With the long weekend approaching, Easter is a time for family to come together and celebrate with a feast of food and sugary sweets. For that reason, it can mean overindulgence, which can also add some inches to your waistline. While you are certainly allowed to have that Cadbury Crème Egg you’ve been craving, it is important to incorporate balance into the foods you put into your body.
Below are some great health tips from Dr. Ali Ghahary, a family physician in Vancouver, on how you can stay healthy this Easter without depriving yourself completely.
Let’s talk chocolate, first and foremost. Believe it or not, chocolate can be healthy. While milk chocolate is usually the go-to chocolate of choice for the holidays, you should instead opt for dark chocolate (preferably containing at least 60% cocoa.) It is better in quality as it contains more antioxidants. Also, rather than eating that large chocolate bunny or chocolate egg that can contain as many as 1,000 calories, choose the smaller, hallow eggs – those contain much less calories – around 75. Eating chocolate throughout the day can be tempting, but you should always save it for dessert. If you eat chocolate on an empty stomach, you can spike your blood sugar levels, which can actually make you hungrier. Always eat chocolate after eating a meal that’s high in protein and fibre. If you have an abundance of chocolate left over, don’t leave it lying around the house as that will only tempt you further – or worse, make you want to eat it in one sitting. Instead, share it with co-workers, friends or family members. Hot cross buns are another sweet indulgence that are popular over Easter – rather than eating the normal ones, choose ones that are whole grain instead. Not only do they contain more fibre and minerals than the normal kind, but also they are much more filling and tastier.
During Easter (or any major holiday, for that matter), it is important to keep your fridge stocked with foods that are healthy. This will help you avoid reaching for the sugary sweets. However, if you’re craving something sweet, don’t force yourself to avoid that craving. Studies have shown that if you do this, you may actually be more likely to overindulge – but rather than grabbing the chocolate, try using cocoa powder. You can use it to make hot chocolate, add it to smoothies, or even make chocolate-dipped fruit. Cacao, the purest and rawest form of chocolate, can also be used for cooking and is packed with antioxidants such as calcium and potassium. It can also increase the body’s serotonin levels and reduce symptoms of PMS. Great recipes can be found on Pinterest.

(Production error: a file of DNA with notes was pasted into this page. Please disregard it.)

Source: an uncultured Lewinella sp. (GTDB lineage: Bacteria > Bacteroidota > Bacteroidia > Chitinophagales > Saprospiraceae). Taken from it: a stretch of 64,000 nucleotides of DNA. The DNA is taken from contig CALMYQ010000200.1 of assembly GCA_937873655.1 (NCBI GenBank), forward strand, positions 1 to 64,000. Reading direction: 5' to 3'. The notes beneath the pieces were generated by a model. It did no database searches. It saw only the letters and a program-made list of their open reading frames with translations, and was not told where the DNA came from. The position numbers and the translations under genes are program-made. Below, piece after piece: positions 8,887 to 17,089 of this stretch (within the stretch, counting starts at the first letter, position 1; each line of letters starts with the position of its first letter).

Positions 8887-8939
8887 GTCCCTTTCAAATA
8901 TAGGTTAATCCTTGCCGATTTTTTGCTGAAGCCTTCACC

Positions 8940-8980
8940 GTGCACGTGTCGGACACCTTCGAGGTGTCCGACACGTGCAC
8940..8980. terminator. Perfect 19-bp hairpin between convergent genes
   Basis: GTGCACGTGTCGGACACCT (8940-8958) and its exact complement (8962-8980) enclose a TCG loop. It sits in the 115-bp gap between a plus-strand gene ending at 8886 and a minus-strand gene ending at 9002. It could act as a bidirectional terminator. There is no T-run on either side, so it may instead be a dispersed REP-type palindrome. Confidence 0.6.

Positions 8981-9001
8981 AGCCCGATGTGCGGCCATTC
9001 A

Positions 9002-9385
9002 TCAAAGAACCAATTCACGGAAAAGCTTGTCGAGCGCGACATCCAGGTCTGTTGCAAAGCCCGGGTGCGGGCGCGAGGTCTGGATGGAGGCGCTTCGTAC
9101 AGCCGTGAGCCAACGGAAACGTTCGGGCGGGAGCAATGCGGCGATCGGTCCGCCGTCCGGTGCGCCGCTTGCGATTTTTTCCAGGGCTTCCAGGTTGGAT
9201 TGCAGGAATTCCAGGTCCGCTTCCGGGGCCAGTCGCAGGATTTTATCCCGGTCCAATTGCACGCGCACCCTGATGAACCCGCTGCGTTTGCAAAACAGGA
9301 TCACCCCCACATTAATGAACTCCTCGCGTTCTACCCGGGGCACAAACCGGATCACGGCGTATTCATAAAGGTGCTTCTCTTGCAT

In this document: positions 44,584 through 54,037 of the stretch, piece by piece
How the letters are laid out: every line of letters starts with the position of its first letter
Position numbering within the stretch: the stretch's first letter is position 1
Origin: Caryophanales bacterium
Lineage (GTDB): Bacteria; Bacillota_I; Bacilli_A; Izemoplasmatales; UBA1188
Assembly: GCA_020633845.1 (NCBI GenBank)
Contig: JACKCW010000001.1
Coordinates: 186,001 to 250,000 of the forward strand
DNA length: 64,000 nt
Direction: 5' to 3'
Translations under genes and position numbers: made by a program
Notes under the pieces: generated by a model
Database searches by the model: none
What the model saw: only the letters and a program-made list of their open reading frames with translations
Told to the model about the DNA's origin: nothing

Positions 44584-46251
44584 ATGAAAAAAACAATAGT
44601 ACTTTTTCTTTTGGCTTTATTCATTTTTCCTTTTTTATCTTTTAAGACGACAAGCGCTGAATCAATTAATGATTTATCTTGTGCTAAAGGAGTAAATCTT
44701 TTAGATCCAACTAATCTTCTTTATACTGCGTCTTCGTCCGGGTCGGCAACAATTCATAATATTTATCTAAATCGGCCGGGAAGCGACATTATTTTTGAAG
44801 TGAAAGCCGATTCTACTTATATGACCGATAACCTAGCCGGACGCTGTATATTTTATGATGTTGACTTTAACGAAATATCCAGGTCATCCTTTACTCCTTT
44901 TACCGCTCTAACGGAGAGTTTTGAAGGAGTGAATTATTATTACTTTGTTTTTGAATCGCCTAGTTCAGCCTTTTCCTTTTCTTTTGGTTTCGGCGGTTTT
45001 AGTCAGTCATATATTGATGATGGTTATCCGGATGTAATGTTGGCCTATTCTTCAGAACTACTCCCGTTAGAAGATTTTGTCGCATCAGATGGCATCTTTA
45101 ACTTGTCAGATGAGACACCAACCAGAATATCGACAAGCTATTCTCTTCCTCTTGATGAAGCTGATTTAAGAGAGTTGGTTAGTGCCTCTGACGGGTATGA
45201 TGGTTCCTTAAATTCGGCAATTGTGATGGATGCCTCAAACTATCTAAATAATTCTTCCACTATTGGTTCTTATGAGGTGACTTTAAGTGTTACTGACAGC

Another great way to keep track of the foods you’re consuming over Easter is to keep a food diary. While counting calories isn’t always a good thing, it’s a great way to record what you’re eating. Studies have shown that people who do keep food diaries actually lose twice as much weight as individuals who don’t keep a diary at all; and, of course, you should exercise. Exercise is a great way to balance between your health and your diet, has many benefits, and you can get the whole family involved. Weather permitting, you can go for a bike ride or take a walk. Community centres in and around Vancouver also offer affordable drop-in services, and some gyms even have free work-out passes.
If you’re a parent, fill children’s Easter baskets with healthier alternatives. Instead of solid chocolate eggs or other sugary sweets, you can make chocolate covered fruit – strawberries, grapes or bananas. You can also easily make peanut butter eggs, but try switching things up and using almond butter instead. Almond butter contains more iron, fibre and vitamin E. Easter baskets definitely don’t have to be all about the candy. You can incorporate some fun into the holiday as well by including things like sidewalk chalk, lip balm, and plastic eggs filled with things like stickers, toys, money, and even gift cards.
Lastly, after eating sugary sweets, always make sure to brush your teeth to avoid cavities and a trip to the dentist!